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Project:
Value Cards

Filed in: resource_development projects

Overview

The Value Cards are an interactive tool that can be used by anyone exploring the concept of values and principles. The cards can be used in any setting and applied in many ways, by individuals, families, students, HR staff, consultants, counsellors, teachers and more.

The exercises are designed to engage people in a reflective process, encourage open conversation, strengthen partnerships and stimulate goal setting. The set contains 89 cards in total, with 86 unique values and 3 heading cards included for a standard exercise.

 

Picture of opened Value Card boxes, with three colours of cards spilling out.

Present

DEN has distributed several hundred packs of Value Cards since their release. It is hoped that these cards will later be updated in response to feedback, with the intention to also make an electronic version available online.

You can order your own copy of Value Cards from our Resources page. We offer the cards in three colours and as Single Boxes or in a Box Set of Nine. The accompanying Manual includes a full list of cards and many example exercises.

Click here to visit the Resources Page and view the demo, read the Manual, or order your copy.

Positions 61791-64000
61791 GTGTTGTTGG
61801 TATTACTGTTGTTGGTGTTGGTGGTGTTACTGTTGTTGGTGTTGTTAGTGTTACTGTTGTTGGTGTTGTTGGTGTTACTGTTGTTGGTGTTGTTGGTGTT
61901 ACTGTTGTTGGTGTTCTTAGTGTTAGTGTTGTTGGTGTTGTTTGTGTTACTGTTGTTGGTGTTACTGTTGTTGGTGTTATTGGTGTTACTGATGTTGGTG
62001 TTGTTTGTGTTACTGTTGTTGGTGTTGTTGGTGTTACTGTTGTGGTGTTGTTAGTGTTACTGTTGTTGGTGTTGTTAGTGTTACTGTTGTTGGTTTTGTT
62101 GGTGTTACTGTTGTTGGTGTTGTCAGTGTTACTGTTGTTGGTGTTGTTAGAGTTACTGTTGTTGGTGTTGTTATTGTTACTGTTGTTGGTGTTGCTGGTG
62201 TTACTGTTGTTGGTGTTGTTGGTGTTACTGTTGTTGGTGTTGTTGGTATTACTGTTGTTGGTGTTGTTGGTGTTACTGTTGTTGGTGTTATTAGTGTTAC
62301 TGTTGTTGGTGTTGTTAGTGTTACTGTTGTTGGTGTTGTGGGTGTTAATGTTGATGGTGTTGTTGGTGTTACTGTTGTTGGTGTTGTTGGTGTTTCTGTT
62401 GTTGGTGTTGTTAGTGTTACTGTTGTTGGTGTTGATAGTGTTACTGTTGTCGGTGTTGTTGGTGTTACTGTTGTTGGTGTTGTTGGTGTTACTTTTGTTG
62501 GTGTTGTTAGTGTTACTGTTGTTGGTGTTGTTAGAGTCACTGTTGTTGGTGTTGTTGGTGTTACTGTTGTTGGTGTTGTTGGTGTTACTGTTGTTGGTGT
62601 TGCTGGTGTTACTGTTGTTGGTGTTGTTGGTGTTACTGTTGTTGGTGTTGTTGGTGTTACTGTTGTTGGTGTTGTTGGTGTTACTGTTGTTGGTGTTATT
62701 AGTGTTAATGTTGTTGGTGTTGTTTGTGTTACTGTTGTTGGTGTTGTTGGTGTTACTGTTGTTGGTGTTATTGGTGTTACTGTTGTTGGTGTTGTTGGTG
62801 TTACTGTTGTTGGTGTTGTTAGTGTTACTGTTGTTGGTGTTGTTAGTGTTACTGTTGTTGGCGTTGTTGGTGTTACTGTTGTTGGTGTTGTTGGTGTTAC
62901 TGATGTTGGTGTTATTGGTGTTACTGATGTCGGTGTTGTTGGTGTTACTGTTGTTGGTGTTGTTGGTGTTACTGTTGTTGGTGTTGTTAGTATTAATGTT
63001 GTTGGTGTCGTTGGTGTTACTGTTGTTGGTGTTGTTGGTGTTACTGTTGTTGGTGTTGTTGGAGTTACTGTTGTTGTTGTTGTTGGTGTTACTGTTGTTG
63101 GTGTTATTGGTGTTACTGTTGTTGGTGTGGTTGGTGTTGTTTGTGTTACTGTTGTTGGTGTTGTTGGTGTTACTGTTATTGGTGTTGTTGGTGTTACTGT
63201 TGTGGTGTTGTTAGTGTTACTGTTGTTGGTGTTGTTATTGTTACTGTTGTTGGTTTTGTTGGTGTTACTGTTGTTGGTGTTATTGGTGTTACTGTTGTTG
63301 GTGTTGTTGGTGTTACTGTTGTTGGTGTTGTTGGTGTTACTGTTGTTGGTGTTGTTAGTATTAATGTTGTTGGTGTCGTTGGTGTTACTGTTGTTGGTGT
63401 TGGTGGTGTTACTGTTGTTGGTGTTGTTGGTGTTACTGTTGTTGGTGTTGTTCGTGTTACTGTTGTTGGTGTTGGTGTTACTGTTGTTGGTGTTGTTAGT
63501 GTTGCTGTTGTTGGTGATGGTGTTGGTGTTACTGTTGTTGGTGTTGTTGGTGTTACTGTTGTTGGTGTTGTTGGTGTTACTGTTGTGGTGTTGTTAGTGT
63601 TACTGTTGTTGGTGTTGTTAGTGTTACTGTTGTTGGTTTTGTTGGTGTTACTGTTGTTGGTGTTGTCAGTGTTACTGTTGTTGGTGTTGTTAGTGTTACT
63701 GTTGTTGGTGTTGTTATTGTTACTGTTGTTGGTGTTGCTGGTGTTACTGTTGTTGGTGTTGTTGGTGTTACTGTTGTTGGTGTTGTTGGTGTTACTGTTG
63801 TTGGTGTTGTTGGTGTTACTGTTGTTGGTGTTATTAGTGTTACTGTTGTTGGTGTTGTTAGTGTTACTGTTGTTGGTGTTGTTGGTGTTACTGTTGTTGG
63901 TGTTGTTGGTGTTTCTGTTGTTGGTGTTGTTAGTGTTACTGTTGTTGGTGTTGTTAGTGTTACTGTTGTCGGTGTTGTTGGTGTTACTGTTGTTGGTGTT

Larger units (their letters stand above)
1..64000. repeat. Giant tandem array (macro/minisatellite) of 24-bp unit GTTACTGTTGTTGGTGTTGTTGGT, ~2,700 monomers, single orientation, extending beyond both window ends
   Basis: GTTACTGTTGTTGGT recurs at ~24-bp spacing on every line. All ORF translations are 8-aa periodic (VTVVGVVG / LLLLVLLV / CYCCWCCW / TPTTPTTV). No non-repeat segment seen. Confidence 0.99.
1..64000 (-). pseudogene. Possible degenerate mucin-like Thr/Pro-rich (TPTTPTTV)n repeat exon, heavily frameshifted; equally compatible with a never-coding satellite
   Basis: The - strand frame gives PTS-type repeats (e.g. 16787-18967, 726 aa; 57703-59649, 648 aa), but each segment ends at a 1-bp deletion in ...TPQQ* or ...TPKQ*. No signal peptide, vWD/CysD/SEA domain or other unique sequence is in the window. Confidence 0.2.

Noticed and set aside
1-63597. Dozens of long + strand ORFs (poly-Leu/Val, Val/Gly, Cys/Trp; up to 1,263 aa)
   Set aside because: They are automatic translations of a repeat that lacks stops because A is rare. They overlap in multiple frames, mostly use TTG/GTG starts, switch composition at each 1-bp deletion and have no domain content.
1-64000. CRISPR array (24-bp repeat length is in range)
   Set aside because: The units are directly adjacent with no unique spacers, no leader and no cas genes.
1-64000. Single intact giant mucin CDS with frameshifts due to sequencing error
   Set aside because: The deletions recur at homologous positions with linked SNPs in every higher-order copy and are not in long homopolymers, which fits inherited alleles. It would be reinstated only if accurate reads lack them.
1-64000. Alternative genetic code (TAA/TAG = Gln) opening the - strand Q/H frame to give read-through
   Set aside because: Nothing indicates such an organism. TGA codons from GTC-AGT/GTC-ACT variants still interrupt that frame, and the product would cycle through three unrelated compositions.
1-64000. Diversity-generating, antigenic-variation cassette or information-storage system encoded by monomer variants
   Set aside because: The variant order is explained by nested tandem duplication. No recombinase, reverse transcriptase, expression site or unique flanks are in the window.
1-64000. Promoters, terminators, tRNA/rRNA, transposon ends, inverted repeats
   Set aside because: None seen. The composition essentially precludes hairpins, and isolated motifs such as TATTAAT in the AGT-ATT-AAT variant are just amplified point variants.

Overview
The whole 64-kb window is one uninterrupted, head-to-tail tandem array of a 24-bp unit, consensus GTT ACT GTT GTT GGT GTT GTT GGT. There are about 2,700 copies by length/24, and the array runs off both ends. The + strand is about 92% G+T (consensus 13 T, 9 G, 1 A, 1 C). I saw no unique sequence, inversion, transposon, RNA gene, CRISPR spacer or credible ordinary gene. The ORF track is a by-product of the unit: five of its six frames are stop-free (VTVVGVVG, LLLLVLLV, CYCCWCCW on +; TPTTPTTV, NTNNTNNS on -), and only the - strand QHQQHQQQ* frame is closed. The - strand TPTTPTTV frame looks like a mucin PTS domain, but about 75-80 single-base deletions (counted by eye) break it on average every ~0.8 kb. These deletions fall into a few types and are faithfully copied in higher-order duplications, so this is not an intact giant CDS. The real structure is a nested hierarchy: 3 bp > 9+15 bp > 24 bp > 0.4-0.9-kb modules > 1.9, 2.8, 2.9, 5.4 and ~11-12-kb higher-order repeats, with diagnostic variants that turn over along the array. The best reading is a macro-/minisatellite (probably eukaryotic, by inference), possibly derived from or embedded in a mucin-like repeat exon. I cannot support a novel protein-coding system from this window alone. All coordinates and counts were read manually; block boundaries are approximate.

History

Value Cards were originally created in 2001 by W.R. Miller, J.C’de Baca, D.B. Matthew and P.L. Wilbourne at the University of New Mexico. The authors made the tool freely available to the world. DEN, with the project lead by Jonathan P., adapted this resource for use in the Tasmanian community with the intention of making it an accessible, attractive tool that could be used by itself, or within an Alcohol, Tobacco and Other Drug framework.

DEN believes that knowing one’s personal values can be beneficial when dealing with AOD issues, and can help an individual take steps to recognise when their choices are not honouring their strongly held values.

 

 

 

 

 

 

 

The original set of cards were altered to better suit the Tasmanian community. Values were added, some were exchanged for more meaningful words, and some duplicate values were removed. Phonetic spelling was added to each card to assist younger people and people with low literacy, and some descriptions of values were altered slightly to use plain English.

Finally, the cards and the associated manual were given to Cathy McAuliffe Design to turn the cards into a tool that would be attractive for all ages.